The Promise takes on the still-incendiary subject of the 1915 Armenian genocide in the context of a sprawling wartime love story, with mixed results.

The treatment of ethnic Armenians in the waning days of the Ottoman Empire gets a thorough journalistic/historic airing, but the star-crossed romance at the movie's heart is consistently flat. This despite the attractive cast, headed by Oscar Isaac as Armenian medical student Michael, who leaves his village (and new bride) to study medicine in Constantinople. Just before the outbreak of WWI, it is a cosmopolitan capital where people of many faiths and races join the hustle and bustle of a thriving international city (period detail is good, if obviously digital in many cases).

Michael falls hard for Ana (Charlotte Le Bon),  the governess who works in the house of the wealthy Armenian where he is staying. The attraction is mutual, though she is involved with a crusading journalist, Chris (Christian Bale), a hard-drinking, quick-to-anger, but widely traveled and highly astute fellow who understands that the nation, and Europe, are atop a powder keg of ethnic, political, and nationalist tensions – the Ottoman Empire is ending, a new Turkey is being born on the eve of world war, and it will be a bloody delivery.

He urges Michael and Ana to leave, but they stay out of love for their people and each other. They consummate their feelings on a night of anti-Armenian riots in Constantinople, the kind of big, dramatic gesture that tends to fall flat in The Promise.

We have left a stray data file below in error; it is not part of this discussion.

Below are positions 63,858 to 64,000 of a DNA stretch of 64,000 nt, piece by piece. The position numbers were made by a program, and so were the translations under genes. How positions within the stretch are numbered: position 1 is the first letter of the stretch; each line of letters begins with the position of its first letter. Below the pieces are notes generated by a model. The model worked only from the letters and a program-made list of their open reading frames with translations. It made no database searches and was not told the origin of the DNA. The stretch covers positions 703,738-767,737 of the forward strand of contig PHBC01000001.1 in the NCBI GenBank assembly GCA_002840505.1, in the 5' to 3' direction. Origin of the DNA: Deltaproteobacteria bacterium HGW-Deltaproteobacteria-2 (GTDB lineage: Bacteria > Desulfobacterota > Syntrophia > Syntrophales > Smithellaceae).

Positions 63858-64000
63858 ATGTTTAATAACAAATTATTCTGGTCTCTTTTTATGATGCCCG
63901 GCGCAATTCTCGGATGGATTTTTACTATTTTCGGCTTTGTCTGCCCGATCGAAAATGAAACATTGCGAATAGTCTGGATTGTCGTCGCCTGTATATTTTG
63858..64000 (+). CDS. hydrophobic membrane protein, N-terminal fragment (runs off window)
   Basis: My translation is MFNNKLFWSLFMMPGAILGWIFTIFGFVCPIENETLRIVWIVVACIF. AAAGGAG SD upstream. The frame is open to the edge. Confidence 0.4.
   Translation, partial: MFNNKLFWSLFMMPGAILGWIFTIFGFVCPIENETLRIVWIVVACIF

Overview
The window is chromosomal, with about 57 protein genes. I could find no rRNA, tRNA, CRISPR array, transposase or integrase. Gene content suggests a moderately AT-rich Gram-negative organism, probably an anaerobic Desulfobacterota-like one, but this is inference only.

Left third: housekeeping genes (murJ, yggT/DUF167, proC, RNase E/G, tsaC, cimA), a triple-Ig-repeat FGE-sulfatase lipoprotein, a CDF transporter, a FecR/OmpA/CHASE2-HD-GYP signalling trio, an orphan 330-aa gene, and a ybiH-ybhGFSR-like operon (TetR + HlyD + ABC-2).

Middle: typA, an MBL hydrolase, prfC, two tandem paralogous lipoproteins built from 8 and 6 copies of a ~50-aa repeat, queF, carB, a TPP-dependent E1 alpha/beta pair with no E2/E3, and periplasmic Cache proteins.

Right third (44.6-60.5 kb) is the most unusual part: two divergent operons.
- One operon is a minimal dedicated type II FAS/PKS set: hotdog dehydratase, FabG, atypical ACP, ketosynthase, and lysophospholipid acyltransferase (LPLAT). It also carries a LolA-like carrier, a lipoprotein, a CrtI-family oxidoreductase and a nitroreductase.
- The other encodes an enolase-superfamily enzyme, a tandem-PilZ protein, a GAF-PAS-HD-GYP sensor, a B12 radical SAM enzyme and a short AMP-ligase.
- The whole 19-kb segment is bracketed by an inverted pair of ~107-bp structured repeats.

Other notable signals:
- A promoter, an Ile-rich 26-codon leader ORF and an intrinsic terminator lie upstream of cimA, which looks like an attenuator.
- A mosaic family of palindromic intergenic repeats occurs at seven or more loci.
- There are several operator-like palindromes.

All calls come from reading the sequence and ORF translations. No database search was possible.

Michael and Ana are soon engulfed by the anti-Armenian hatred that grips the country – shops destroyed, property seized, Armenians expelled or herded into prison camps. Michael is pressed into slave labor, Ana finds her way to refugee camps, Chris travels the country in a dangerous bid to document and expose atrocities, a thread that becomes director Terry George's unblinking eye on the dreadful scope of the genocide.

George (Hotel Rwanda) wants to give the movie an epic sweep, and The Promise has the appropriate cast-of-thousands scale – it was funded by the late Kirk Kerkorian, a U.S. billionaire investor of Armenian descent (he called his production company Survivor Pictures, and labored for years to get the movie off the ground. He died in 2015, after seeing the production begin).

Still, the passions driving the filmmakers are mysteriously absent on screen. Important relationships feel inert. The characters cheat death, endure imprisonment, climb mountains, ford rivers, fight ferociously – they diverge and converge, reuniting in weepy embraces set to swelling music, gripped by emotions that, unfortunately, we do not share.

You can see what the movie is after here – Dr. Zhivago is an obvious model – but George lacks David Lean's command of the epic form, and his movie, while important, strains to match his ambitions.